Abstract/Details

Agency and social networks: Family planning and AIDS in rural Malawi


2006 2006

Other formats: Order a copy

Abstract (summary)

The general decline of fertility in the Western world is still not completely understood. The use of social networks to explain the demographic transition has provided new insights on the question. Interpersonal relations can explain the diffusion of attitudes and behaviors throughout populations. This approach however raises the issue of agency and networks: where do networks come from, and how do they evolve in time?

This dissertation examines the theory of social networks in relation to the demographic transition. It proposes the view that networks are significantly driven by the agency of Egos; it proposes to a lesser extent that biology and evolutionary traits affect the formation and evolution of social networks.

Using data from the Malawi Diffusion and Ideational Change Project, it shows that the evolution of networks over time is driven in some part by the actions and desires of the Ego. Some patterns of evolution also conform to the predictions of the evolutionary hypothesis, even if they cannot be considered strong enough to confirm it.

This dissertation therefore concludes that social networks do play an important role in the transition from high to low fertility, but that the diffusion of attitudes and behaviors is not a passive process. To the contrary, agents will construct networks and use them to achieve certain fertility goals. Ultimately, public policies implemented to affect fertility through diffusion should account for, and make use of, these patterns of network evolution.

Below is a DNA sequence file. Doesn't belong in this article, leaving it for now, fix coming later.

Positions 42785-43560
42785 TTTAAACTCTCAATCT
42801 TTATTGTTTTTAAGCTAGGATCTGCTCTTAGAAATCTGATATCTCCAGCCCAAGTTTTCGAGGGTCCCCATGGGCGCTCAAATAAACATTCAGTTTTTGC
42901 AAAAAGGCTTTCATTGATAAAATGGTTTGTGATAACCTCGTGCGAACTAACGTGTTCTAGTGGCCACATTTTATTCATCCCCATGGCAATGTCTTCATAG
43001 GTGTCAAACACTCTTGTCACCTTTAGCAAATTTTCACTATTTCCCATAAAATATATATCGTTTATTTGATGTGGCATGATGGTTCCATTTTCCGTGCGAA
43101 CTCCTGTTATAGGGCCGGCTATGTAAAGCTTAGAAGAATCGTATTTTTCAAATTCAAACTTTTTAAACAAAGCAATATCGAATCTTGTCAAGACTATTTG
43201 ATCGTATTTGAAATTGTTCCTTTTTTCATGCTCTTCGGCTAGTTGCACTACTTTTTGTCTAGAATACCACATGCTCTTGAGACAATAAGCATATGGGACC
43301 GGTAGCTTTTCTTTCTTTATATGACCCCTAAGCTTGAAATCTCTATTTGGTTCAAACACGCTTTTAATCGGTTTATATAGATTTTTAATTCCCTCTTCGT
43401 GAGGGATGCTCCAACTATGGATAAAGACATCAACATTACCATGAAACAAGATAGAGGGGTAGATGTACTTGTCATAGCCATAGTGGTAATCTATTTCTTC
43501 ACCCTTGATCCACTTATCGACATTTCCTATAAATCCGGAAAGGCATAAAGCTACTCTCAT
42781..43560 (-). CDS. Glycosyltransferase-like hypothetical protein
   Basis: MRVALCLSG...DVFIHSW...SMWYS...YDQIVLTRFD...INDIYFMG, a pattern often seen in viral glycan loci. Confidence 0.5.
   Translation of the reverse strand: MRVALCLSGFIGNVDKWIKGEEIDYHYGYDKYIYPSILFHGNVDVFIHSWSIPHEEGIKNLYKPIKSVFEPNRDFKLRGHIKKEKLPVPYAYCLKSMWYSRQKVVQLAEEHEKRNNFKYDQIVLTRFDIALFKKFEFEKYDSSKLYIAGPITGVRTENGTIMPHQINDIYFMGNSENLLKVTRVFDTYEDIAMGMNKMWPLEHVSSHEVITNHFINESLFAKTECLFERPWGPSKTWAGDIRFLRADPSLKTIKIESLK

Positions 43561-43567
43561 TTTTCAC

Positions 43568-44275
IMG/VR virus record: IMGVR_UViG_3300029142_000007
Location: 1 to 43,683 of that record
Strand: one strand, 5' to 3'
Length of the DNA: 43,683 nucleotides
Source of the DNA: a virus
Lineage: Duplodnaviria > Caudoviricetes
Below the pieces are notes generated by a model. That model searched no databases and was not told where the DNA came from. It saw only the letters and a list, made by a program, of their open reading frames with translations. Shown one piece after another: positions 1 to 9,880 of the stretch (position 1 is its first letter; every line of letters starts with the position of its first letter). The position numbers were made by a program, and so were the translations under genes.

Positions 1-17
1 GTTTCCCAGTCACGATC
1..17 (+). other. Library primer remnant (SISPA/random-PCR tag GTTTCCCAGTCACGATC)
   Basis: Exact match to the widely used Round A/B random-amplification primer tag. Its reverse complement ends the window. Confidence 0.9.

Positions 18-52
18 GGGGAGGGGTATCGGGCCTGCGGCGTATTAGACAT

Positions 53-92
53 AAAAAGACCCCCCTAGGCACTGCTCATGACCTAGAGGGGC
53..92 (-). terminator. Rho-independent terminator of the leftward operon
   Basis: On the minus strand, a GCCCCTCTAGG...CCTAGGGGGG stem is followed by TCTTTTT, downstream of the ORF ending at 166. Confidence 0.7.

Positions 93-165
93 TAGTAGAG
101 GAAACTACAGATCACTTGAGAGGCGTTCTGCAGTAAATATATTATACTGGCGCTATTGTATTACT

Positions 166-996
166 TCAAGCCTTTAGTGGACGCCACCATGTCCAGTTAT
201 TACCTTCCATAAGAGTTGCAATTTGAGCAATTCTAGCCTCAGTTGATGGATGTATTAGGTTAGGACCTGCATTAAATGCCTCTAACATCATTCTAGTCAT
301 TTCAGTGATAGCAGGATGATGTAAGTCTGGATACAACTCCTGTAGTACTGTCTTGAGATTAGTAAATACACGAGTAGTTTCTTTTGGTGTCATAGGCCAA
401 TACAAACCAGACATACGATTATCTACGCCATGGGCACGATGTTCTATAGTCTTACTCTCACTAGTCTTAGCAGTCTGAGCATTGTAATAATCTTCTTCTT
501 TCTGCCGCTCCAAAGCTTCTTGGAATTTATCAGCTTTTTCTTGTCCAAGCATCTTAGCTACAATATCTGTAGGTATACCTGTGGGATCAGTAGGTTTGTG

Indexing (details)


Subject
Demographics
Classification
0938: Demographics
Identifier / keyword
Social sciences; AIDS; Agency; Family planning; Malawi; Social networks
Title
Agency and social networks: Family planning and AIDS in rural Malawi
Author
Vachon, Pierre Jean
Number of pages
172
Publication year
2006
Degree date
2006
School code
0028
Source
DAI-A 67/08, Dissertation Abstracts International
Place of publication
Ann Arbor
Country of publication
United States
ISBN
9780542826832
Advisor
Johnson-Hanks, Jennifer
University/institution
University of California, Berkeley
University location
United States -- California
Degree
Ph.D.
Source type
Dissertations & Theses
Language
English
Document type
Dissertation/Thesis
Dissertation/thesis number
3228516
ProQuest document ID
305366164
Copyright
Database copyright ProQuest LLC; ProQuest does not claim copyright in the individual underlying works.
Document URL
http://search.proquest.com/docview/305366164
Access the complete full text

You can get the full text of this document if it is part of your institution's ProQuest subscription.

Try one of the following:

  • Connect to ProQuest through your library network and search for the document from there.
  • Request the document from your library.
  • Go to the ProQuest login page and enter a ProQuest or My Research username / password.